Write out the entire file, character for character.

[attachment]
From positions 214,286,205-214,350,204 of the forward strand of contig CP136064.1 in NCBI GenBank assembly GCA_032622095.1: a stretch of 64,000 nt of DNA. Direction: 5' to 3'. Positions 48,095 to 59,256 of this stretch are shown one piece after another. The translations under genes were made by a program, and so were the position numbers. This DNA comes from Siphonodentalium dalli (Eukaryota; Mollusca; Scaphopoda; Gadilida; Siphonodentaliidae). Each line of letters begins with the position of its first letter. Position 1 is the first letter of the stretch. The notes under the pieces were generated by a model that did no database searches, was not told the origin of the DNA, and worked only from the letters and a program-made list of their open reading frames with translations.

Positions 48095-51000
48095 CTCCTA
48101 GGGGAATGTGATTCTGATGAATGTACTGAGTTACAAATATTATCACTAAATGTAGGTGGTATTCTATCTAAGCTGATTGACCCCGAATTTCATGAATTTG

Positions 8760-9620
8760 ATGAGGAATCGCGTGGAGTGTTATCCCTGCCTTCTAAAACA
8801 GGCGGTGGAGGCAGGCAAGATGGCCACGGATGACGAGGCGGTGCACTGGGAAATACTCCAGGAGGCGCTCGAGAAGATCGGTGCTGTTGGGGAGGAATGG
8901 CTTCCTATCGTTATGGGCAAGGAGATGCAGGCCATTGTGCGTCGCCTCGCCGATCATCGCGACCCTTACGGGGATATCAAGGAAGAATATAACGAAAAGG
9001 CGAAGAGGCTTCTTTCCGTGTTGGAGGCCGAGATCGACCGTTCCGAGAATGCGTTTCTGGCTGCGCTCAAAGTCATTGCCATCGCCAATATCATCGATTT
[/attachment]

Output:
From positions 214,286,205-214,350,204 of the forward strand of contig CP136064.1 in NCBI GenBank assembly GCA_032622095.1: a stretch of 64,000 nt of DNA. Direction: 5' to 3'. Positions 48,095 to 59,256 of this stretch are shown one piece after another. The translations under genes were made by a program, and so were the position numbers. This DNA comes from Siphonodentalium dalli (Eukaryota; Mollusca; Scaphopoda; Gadilida; Siphonodentaliidae). Each line of letters begins with the position of its first letter. Position 1 is the first letter of the stretch. The notes under the pieces were generated by a model that did no database searches, was not told the origin of the DNA, and worked only from the letters and a program-made list of their open reading frames with translations.

Positions 48095-51000
48095 CTCCTA
48101 GGGGAATGTGATTCTGATGAATGTACTGAGTTACAAATATTATCACTAAATGTAGGTGGTATTCTATCTAAGCTGATTGACCCCGAATTTCATGAATTTG

Positions 8760-9620
8760 ATGAGGAATCGCGTGGAGTGTTATCCCTGCCTTCTAAAACA
8801 GGCGGTGGAGGCAGGCAAGATGGCCACGGATGACGAGGCGGTGCACTGGGAAATACTCCAGGAGGCGCTCGAGAAGATCGGTGCTGTTGGGGAGGAATGG
8901 CTTCCTATCGTTATGGGCAAGGAGATGCAGGCCATTGTGCGTCGCCTCGCCGATCATCGCGACCCTTACGGGGATATCAAGGAAGAATATAACGAAAAGG
9001 CGAAGAGGCTTCTTTCCGTGTTGGAGGCCGAGATCGACCGTTCCGAGAATGCGTTTCTGGCTGCGCTCAAAGTCATTGCCATCGCCAATATCATCGATTT